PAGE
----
After the Hungwu Emperor threw the Mongols out in 1368 AD, he established the Ming Dynasty. But the Hungwu Emperor’s power was still pretty weak after the Mongol invasion. He only ruled China from the Great Wall to the east of Tibet – smaller borders than modern China or than T’ang Dynasty China. He modelled his government on the T’ang Dynasty, trying to keep as much power as possible in the central government and especially in his own hands. To deal with the extra work this made for him, he created a council of his advisers to help him. Examinations came back as a way to select governors and judges.
But the collapse of the Mongol Empire meant that the Silk Road wasn’t so safe anymore, and didn’t carry so much trade. China was often fighting with the Uighurs to their west instead of trading with them, and Chinese merchants had a harder time getting silver, steel, sugar, wool carpets, glass, spices, and medicines than they had before. More Chinese traders began to sail around to India by ocean, and the emperors turned their attention to Southeast Asia instead of Central Asia.
The Hungwu Emperor lived a long time, longer than his son, so when he died his teenaged grandson became the Jianwen emperor. He only lasted four years before his uncle Zhu Di killed him and became emperor himself as the Yongle Emperor in 1402. The Yongle Emperor moved the capital from Nanjing to Beijing (bay-ZING), where he began work on the imperial palace called the Forbidden City, which still stands today. He kept using examinations the main way to get government jobs. The Yongle Emperor also sent trading ships as far as East Africa, and reconquered North Vietnam, in order to get its gold and silver to make coins with.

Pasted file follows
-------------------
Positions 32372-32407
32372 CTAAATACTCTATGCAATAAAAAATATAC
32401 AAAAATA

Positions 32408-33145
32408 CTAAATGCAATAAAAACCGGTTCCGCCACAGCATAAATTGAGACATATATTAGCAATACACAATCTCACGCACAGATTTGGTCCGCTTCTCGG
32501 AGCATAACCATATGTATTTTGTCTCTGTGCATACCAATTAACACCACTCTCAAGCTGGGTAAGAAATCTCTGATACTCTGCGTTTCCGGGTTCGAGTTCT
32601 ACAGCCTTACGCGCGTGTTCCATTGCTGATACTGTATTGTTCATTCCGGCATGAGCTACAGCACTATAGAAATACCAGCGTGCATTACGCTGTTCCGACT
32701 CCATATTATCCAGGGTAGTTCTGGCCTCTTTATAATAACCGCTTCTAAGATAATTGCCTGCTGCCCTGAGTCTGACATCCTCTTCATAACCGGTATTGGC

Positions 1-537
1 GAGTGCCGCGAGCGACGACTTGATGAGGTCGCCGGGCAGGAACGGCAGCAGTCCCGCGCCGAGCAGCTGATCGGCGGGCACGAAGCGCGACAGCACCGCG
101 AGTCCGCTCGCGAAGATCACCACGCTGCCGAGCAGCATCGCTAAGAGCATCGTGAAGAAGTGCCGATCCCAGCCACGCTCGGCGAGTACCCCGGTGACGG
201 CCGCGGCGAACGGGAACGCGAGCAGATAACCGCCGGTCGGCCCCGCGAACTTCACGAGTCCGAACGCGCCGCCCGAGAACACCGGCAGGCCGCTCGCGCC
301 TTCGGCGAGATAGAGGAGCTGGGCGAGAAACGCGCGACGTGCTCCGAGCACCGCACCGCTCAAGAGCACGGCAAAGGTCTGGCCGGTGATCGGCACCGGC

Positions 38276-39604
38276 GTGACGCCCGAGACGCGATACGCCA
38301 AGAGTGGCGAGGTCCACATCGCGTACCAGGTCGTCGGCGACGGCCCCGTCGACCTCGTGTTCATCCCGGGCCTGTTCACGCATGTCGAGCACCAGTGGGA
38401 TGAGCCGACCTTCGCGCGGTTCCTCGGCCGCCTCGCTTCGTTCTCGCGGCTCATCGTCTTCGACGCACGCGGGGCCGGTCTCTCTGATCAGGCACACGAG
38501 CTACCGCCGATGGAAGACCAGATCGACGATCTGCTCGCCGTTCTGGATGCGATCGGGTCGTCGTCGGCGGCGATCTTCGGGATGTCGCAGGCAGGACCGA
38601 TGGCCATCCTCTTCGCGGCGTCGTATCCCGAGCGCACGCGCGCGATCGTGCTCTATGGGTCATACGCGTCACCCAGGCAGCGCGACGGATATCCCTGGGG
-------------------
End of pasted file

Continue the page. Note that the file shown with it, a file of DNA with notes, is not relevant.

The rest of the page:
But in 1427, Le Loi pushed the Chinese out of Vietnam. By the 1450s AD, after a civil war, the Ming Dynasty emperors felt poorer and more defensive. They stopped exploring and instead rebuilt the Great Wall of China, along China’s northern border. They made laws against trade with Japan. And then, in 1513, the first European explorers arrived in China by ship – the first one was Christopher Columbus’ cousin! – and the Ming emperors saw a way to get silver directly from the Europeans, without using the Silk Road anymore.
Eyewitness: Ancient China, by Arthur Cotterell, Alan Hills, and Geoff Brightling (2000). .
China (History of Nations), by Greenhaven Press (2002). For teens. The negative review on Amazon is actually for a different book – don’t be alarmed!
The Examination, by Malcolm Bosse (1994). A young adult novel about a young man taking the government examinations, and his more adventurous brother. The writing’s not great, but it’s a good introduction to medieval China under the Ming Dynasty.
The Confusions of Pleasure: Commerce and Culture in Ming China, by Timothy Brook (1999). The best available survey of Ming Dynasty China for adults.
The Cambridge History of China: Volume 7, The Ming Dynasty, 1368-1644, Part 1, edited by Frederick W. Mote, Denis Twitchett, and John K. Fairbank (1988). Everything anyone knows about the Ming Dynasty.